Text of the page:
Adulting 101: 6 rainy day commute tips for waterproof working professionals

Rappler.com
Adulting 101: 6 rainy day commute tips for waterproof working professionals
Don't let the rain get you down!

MANILA, Philippines – The rainy season is here, bringing with it nice, cooler temperatures, a relaxing pitter-patter, and unfortunately, all kinds of inconveniences. But they’re no match for you, a waterproof working professional! 

Apparently, not being a student anymore means you automatically become waterproof – which is perhaps why work doesn’t normally get included in suspensions due to inclement weather (though to be fair, some offices call off work on their own, or allow working from home on rainy days). (READ: Healthy comfort food for rainy days)

If you do need to be somewhere on a rainy day, here are a few tips that will hopefully help keep you dry, or at the very least, minimize the hassle that commuting on a rainy day brings:

Walk slower

The rain may make you want to get home sooner than usual, but you definitely won’t be getting home soon if you slip and hurt yourself. The rain makes pretty much every surface more slippery, so be mindful of how you walk when it’s pouring. If you’re riding a motorcycle (like an Angkas) or a car, make sure to watch the speed that your driver is going too, and ask them to slow down when they’re going too fast.

Also, strong rains may compromise visibility on the road, especially at night, so break out your brights (like a neon-colored or reflective jacket or hat) to stay within sight of motorists and help them avoid accidents.

Invest in good rain gear

Bare minimum, you should at least have an umbrella and a waterproof jacket to protect yourself from bad weather. When you’re looking for an umbrella, get a sturdy one that can withstand strong winds, and preferably an automatic one so you don’t have to faff about with opening and closing it.

As for jackets and raincoats, stores like Miniso and Decathlon as well as department stores will have affordable waterproof coats and ponchos that fold flat into pockets so you can easily bring them in your bag. If you want to keep your things protected, you may want to choose a poncho instead of a button-down coat, as it’s roomy enough to cover even your bag. (READ: Top 5 monsoon must-haves)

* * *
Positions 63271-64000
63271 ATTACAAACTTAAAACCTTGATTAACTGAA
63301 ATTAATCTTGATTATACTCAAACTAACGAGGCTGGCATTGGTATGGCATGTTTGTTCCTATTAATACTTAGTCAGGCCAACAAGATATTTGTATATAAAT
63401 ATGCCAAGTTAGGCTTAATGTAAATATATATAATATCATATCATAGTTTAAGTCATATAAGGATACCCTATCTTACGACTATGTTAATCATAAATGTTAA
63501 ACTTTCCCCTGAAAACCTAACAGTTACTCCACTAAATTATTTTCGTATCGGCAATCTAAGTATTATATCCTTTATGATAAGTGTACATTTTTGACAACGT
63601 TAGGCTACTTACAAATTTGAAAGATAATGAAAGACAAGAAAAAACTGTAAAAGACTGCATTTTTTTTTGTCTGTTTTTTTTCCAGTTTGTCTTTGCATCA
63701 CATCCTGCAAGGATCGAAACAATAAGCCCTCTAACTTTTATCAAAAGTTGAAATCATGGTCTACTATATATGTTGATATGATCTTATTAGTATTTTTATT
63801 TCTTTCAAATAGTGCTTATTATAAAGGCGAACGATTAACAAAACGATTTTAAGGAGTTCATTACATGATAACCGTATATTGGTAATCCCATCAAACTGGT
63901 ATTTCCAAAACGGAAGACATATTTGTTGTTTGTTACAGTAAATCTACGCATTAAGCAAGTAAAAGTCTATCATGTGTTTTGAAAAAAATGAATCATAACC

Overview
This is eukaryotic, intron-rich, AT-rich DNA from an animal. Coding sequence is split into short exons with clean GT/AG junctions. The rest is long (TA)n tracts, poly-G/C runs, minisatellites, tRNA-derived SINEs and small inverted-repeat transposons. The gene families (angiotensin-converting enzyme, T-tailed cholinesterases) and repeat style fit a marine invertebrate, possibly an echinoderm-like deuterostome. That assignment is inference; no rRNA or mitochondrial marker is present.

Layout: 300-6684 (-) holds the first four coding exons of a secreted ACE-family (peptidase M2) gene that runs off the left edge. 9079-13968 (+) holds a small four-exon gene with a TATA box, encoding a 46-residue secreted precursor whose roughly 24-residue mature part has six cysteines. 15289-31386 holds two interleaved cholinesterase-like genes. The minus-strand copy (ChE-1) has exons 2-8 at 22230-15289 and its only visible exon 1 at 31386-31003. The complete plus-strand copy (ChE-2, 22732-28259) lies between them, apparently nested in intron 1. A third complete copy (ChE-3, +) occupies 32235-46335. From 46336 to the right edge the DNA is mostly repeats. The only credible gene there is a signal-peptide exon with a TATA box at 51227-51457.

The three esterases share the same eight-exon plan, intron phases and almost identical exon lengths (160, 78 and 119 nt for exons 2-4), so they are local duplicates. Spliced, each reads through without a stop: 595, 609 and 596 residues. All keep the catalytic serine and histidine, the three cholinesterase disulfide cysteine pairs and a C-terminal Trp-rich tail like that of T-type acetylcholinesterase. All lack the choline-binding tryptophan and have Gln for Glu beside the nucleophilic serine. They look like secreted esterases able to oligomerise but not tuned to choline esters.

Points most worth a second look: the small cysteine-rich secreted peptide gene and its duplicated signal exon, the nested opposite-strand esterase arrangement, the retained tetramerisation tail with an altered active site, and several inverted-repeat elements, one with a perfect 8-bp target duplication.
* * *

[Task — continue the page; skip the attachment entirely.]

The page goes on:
Speaking of bags, a quality water-repellent work bag is a good investment, and getting a backpack in particular is ideal because it will allow you to keep your hands free to hold up an umbrella while you’re walking. Local brands like Goauche (which carries waxed canvas bags), and Doughnut may be a good place to start canvassing for a bag that’s both stylish and functional.

Waterproof the things inside your bag

Short of using a dry box, you can never be sure when a particularly strong downpour will manage to seep through even your water-repellent bag, because unfortunately, even the good ones can only keep out so much water when the rain is strong and persistent.

Just to be on the safe side, put your laptops and other gadgets in waterproof cases (some use ziploc bags, or reuse the packaging from their online shopping) and place papers and other important documents in plastic folders that can withstand the rain. Also, bring an extra plastic bag or two to put in any items you have that has gotten wet, which brings us to the next point…

Have spares ready

Extra clothes, footwear, and a towel will definitely come in handy in the event that you get stranded in your office, or clock in sopping wet after getting caught in a downpour while on your way to work. Make sure you always have a set in the office so you know you’re prepared whatever the weather.

Consider your footwear

Spindly high heels, suede loafers, or your favorite white sneakers may not be the best choices for rainy day commutes. When it’s raining, you’re better off wearing actual rain boots or leather shoes that can better withstand water.

If you’ve waded in floodwater, make sure to disinfect

Sometimes when you’re commuting home after a downpour, it can’t be helped that you end up walking through even a little bit of floodwater. If that happens, make sure you thoroughly wash your feet – and any other parts of your body – after with soap and water, or alcohol if you can’t get to a bathroom right away. Depending on how much you were exposed, you may also need to take antibiotics, so consult with a doctor or healthcare provider after going through floods.

There you have it, waterproof warrior! Keep these tips in mind for the next thunderstorm, and hopefully you can continue to hustle sans the rainy day hassle. – Rappler.com

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